Rooftop solar, net metering, and the perils of utilityspeak.
A candid commentary on current topics in electric restructuring.
A no-holds-barred interview with the electric industry’s chief architect of wholesale electric market design.
2011 Groundbreaking Law & Lawyers Survey and Report
With a flurry of major new environmental regulations, the Environmental Protection Agency (EPA) is altering the power generation landscape. But will the new federal rules survive court challenges—to say nothing of next year’s national elections? Fortnightly's Michael T. Burr considers the controversy over new environmental standards. PLUS: Top Utility Lawyers of 2011.
1. ‘Policy’ Guides the Grid; 2. Carbon Not a Nuisance (Yet); 3. Gigabucks for Negawatts; 4. A MOPR, Not a NOPR; 5. Ramp Up the Frequency; 6. Cap-and-Trade Still Lives; 7. Cyber Insecurity; 8. Korridor Killer; 9. The Burden Not Shared; 10. Ozone Can Wait.
Shaping system transformation.
New technologies—and new expectations—require taking a fresh look at the institutions and practices that have provided reliable electricity for the past century. Collective action is needed to define the key attributes of a future grid and then to take the more difficult next step—adapting our processes and institutions to align with that future vision. A thoughtful approach will allow America to capture the potential value that’s offered by sweeping changes in technologies and policies.
But transmission planning, as we know it, may never be the same.
The recent landmark ruling on transmission planning cost allocation, known as “Order 1000,” and issued by the U.S. Federal Energy Regulatory Commission in late July 2011, could well produce an unintended side effect — the formation of regional compacts among states to identify needs and plan for development of new power plant projects.
With no guidance yet from FERC, Atlantic Wind is forced to wait.
Touted as the nation’s first-ever “offshore transmission highway,” the proposed Atlantic Wind Connection (AWC) high-voltage power line in theory could foster dozens of wind farms in shallow offshore costal waters up and down the mid-Atlantic seaboard — but only if federal regulators can get buy-in for new transmission planning rules that give precedence to large, macro projects aimed at boosting renewable energy. Otherwise, the grid project might never pass muster with the engineers charged with OK’ing new power lines, since the AWC is probably not needed to maintain reliability, and likely would not make electricity rates any cheaper for East Coast ratepayers. Should wind energy developers start with massive grid projects to attract clusters of wind turbines, or should the wind farms come first?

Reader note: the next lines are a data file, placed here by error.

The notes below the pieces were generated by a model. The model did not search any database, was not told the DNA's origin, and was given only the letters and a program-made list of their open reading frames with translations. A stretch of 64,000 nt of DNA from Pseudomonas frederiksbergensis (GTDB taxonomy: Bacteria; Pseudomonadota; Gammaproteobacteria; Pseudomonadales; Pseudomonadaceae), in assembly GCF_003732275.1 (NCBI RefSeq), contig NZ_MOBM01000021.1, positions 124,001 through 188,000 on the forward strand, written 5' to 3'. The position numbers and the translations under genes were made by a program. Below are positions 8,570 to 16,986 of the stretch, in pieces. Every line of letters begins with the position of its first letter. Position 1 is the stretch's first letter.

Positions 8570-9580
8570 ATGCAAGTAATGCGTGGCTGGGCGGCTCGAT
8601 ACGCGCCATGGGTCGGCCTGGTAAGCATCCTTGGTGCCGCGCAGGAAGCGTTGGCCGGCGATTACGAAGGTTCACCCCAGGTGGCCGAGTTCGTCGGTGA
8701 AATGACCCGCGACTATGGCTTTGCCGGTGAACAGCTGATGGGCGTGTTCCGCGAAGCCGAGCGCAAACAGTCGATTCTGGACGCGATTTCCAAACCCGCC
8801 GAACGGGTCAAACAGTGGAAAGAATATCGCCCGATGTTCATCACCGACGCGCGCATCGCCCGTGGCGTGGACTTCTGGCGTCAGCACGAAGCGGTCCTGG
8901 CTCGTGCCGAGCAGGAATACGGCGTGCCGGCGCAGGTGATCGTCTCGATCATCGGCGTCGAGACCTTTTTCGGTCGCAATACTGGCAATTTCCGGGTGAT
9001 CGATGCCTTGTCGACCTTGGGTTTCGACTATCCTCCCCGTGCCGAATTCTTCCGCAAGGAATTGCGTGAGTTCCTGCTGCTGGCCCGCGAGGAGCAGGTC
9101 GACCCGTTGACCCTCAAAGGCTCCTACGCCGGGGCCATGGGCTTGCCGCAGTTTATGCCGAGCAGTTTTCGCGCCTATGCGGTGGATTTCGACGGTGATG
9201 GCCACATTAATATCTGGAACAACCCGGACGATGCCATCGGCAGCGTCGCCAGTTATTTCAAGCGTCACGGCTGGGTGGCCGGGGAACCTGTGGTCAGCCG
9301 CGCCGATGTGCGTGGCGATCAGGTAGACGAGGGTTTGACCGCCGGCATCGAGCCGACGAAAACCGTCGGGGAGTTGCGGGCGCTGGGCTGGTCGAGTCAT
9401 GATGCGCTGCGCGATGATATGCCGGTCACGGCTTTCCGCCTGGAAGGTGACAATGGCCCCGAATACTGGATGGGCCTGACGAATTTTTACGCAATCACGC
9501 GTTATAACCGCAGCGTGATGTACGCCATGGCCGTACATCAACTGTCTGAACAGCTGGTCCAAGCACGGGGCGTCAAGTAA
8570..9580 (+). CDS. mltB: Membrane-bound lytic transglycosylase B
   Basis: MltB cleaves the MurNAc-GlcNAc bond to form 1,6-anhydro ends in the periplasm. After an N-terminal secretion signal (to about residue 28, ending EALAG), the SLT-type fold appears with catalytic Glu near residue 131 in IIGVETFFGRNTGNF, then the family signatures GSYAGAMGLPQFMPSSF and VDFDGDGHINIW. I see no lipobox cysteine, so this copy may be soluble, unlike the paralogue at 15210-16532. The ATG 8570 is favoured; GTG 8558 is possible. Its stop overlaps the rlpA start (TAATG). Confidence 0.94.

The world’s power generation systems continue to transition to cleaner, more renewable and sustainable sources. That effort will be greatly aided by integrated and comprehensive grid interconnection solutions. Utility-scale, grid-connected solar photovoltaic (PV), as well as wind, has become increasingly attractive as a generation resource, both in terms of economics and operational ﬂ exibility. The technology needed to interconnect these renewable power sources is now well proven in the ﬁeld.
Green energy mandates might overburden gas pipelines.
Market rules could evolve to compensate gas suppliers for pressurizing pipelines when needed on short notice. Enhanced ancillary services will require innovative strategies using line pack in interstate pipelines and stepped up communication among gas and electric market participants to preserve reliability objectives in gas and electric markets.
What California can teach FERC about transmission planning.
The California ISO is going its own way with its proposal for transmission planning, virtually ignoring FERC’s proposed rules on transmission planning and cost allocation. California wants to bring method to the madness of developing transmission projects, and its approach has raised hackles in the industry. The dispute defines the battle over America’s most attractive market for rate-regulated investment.